Hot weather, cold waterfall antics!
We left Asheville and struck North along the Blue Ridge Parkway, making a little detour to check out the Linville Gorge – The Grand Canyon of the East. The views were spectacular! The parkway itself was a treat, snaking along mountain ridges and providing expansive views at every turn. Our day ended just above the Virginia Border, camped right at the second highest point in the state. Again, the views! The mountains of the East are much older than peaks back home, so the elements have had a lot longer to work their destruction. The mountains are much lower, densely tree covered, and have age softened contours and rounded peaks. The mountain views aren’t as raw and intimidating as we’re used to out West, but they give a sense of the age of the land and astound with the expansive greenness all about them. We did a hike the next day in Grayson Highlands State Park, a beautiful, meandering walk through wild rhododendron thickets and over rolling plains dotted with wild ponies. The hike ended at the highest point in Virginia, but it’s little more than a survey point in amongst a stand of trees. The high point of the hike didn’t wind up being much of a high point after all. We’d highly recommend the hike, but the short bit after the fork to the summit is really only good for the extra exercise.
The “Grand Canyon of the East” aka the Linville Gorge
Hiking in Grayson Highlands State Park – complete with wild baby ponies!
After our hike we figured we go back to our campsite from the night before, but as we drove back angry black clouds rolled in, and the online weather report started calling for severe overnight storms in the region. We high-tailed it out and made for low ground further away from the epicenter of the storm. The storm blew over through the night, and the next day looked like it might even be nice, but as we drove through Shenandoah National Park another cell came through, flooding roads and flashing lightening, dashing our hopes of getting a hike in. We continued on through the park and made our way into Washington, DC, where they were calling for possible tornadoes, but also where we had a couple nights booked in a campground… The weather just wasn’t quite playing ball!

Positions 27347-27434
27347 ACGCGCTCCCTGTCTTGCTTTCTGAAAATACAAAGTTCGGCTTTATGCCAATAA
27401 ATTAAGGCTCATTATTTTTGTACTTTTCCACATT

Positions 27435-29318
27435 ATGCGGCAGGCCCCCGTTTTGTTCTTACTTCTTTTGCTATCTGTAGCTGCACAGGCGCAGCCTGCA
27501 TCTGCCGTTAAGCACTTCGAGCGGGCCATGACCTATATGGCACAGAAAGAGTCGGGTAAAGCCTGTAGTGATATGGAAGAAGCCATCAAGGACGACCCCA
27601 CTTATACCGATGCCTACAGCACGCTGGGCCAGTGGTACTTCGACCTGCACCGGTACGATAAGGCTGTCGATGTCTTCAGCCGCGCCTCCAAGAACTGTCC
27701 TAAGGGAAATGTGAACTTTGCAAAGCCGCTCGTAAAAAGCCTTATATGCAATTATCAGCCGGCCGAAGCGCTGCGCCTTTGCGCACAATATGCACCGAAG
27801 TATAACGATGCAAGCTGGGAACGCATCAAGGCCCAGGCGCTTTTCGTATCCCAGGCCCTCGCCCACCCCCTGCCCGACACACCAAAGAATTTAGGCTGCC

The Washington Monument & Cory found a fossil to match his tattoo in the Museum of Natural History!
Fortunately, no tornado hit DC while we were there, and the next day was actually sunny and hot. We went into DC proper to check out America’s capital. The Smithsonian Institute runs upwards of a dozen museums and art galleries around DC’s central mall, almost all of them free to enter. We devoted our day to the Museum of Aerospace and Aeronautics, a gallery of modern art, and the Museum of Natural History, we were in the museums right until closing and could have easily spent another day checking out more. After the museums closed, we went and caught a free jazz concert in one of the public gardens (complete with a pitcher of sangria!), then wandered around the mall to see some of the monuments, and finished our day with a walk by the White House. We said goodbye to DC and hopped on transit back to the campground. The next day we’d be putting in some major miles through the metro sprawl to get to Boston and visit some friends. The first familiar faces since we’d left home! That’s for next post.
Relaxing with Ferris at the 2nd highest point in Virginia!
Stats for May:
Kilometers Driven: 7,560 (14,375 Total to Date)
Kilometers Hiked: 92 (274 Total to Date)
Kilometers Biked: 57 (199 Total to Date)
Provinces/States Visited in May: New Mexico, Texas, Louisiana, Mississippi, Alabama, Florida, Georgia, South Carolina, North Carolina, Tennessee, Virginia, DC*, Maryland (13)
Total Provinces/States Visited: Washington, Oregon, Nevada, California, Arizona, Utah, New Mexico, Texas, Louisiana, Mississippi, Alabama, Florida, Georgia, South Carolina, North Carolina, Tennessee, Virginia, DC*, Maryland (19)
(* Including DC)
Ferris at White Top